You wouldn’t know any of this from reading The Daily Telegraph journalist Anna Caldwell’s front-page story yesterday alleging that Shorten omitted key facts from his deceased mother’s life in an appearance on ABC’s Q&A program on Monday night; that he was a “slippery salesman” who was “loose on the detail”. The story was not only factually incorrect but immoral. Shorten has written, touchingly, of Ann becoming a lawyer later in life, and referenced her achievements in countless speeches. It is simply untrue to say he has omitted facts from her life story. In any case, Caldwell’s article completely misses the point of Shorten’s account, which is this: his mother had to wait until her 50s to study and then practise law on account of her working-class background and her gender. How much further might she have progressed in the profession had she graduated in, say, the 1960s or ’70s? Her experience has inspired Shorten to prevent others suffering the same fate, as he told the Q&A audience: “What motivates me, if you really want to know who Bill Shorten is: I can’t make it right for my mum but I can make it right for everyone else.” He was rightfully livid when speaking about The Daily Telegraph article at a press conference yesterday. It might, however, turn out to be a significant own goal by the newspaper in question, humanising Shorten in the process.

I write this as someone who has worked for and admires Shorten. We are both the sons of driven, feminist-without-claiming-to-be-feminist, working-class Ballarat women who were the first of their families to attend the University of Melbourne on teacher’s scholarships, who became first-class teachers and more besides. To paraphrase actor Russell Crowe defending the sexist treatment of Julia Gillard: “If you wrote that about my mum … I’d be wanting to have a really, seriously deep conversation with you.”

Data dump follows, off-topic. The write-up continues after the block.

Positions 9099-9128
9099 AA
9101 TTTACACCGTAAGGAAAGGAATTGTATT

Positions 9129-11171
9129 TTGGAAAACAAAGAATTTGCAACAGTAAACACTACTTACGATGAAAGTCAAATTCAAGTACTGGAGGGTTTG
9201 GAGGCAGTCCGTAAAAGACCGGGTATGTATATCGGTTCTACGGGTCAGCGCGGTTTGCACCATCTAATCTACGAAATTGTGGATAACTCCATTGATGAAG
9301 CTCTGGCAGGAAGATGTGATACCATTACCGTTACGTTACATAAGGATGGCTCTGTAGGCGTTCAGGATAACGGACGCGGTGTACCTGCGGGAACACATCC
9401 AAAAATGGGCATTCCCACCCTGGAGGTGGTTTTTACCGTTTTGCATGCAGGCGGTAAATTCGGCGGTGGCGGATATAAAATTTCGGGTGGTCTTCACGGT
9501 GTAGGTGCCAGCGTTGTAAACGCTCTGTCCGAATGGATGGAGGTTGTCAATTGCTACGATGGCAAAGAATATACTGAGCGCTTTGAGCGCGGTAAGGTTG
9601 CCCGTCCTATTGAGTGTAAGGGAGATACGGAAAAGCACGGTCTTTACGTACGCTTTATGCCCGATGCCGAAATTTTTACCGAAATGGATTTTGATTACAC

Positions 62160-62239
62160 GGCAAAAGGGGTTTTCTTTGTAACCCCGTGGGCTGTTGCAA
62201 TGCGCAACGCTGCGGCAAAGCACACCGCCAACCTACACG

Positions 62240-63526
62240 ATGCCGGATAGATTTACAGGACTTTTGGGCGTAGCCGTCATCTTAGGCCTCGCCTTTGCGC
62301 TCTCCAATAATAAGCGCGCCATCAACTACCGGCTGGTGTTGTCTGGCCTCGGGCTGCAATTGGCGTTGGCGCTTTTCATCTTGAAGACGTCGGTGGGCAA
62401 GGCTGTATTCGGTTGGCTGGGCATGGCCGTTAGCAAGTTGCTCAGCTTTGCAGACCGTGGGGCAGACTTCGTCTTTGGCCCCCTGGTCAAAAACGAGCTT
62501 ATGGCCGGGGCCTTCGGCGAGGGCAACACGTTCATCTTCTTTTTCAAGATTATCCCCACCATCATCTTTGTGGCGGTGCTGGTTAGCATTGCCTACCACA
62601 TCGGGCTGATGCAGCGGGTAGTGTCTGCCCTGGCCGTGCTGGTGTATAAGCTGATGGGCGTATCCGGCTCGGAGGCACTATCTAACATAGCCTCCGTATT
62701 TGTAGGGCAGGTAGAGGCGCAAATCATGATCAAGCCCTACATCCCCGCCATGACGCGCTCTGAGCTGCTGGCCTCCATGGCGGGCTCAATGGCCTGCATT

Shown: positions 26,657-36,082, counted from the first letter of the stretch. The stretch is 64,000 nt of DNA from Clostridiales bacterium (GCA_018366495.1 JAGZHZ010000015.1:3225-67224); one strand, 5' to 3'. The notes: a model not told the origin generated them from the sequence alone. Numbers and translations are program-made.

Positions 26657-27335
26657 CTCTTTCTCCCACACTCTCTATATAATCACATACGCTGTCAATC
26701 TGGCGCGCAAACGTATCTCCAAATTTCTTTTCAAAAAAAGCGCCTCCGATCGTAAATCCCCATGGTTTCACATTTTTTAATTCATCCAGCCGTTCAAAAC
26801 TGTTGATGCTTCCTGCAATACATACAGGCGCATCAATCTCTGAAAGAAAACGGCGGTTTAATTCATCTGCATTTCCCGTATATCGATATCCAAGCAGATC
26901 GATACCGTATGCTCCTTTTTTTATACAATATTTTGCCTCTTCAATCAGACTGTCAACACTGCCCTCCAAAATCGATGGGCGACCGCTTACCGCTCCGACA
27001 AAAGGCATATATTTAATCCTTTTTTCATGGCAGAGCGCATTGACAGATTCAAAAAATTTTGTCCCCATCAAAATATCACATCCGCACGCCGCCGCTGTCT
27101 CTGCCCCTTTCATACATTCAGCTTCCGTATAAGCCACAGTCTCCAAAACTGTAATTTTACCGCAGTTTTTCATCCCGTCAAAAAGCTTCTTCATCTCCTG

The Daily Telegraph presents itself as the paper of working-class battlers. I have written for it in the past, but it has made a serious error of judgement in this matter. Working-class Australians innately understand that political attacks via a politician’s deceased parent are out-of-bounds. It is a matter of common decency. It is telling that Melbourne’s Herald Sun chose not to run the story. The public has a right to know if Scott Morrison’s Liberals had any involvement in this affair. In the meantime, The Daily Telegraph should issue an immediate, unqualified apology.

Nick Dyrenfurth

Nick Dyrenfurth is the executive director of the John Curtin Research Centre. He is the author or editor of seven books, including A Little History of the Australian Labor Party, Mateship: A Very Australian History, A New History of the AWU and All That’s Left. Nick is an adjunct research fellow in the National Centre for Australian Studies at Monash University.

@dyrenfurth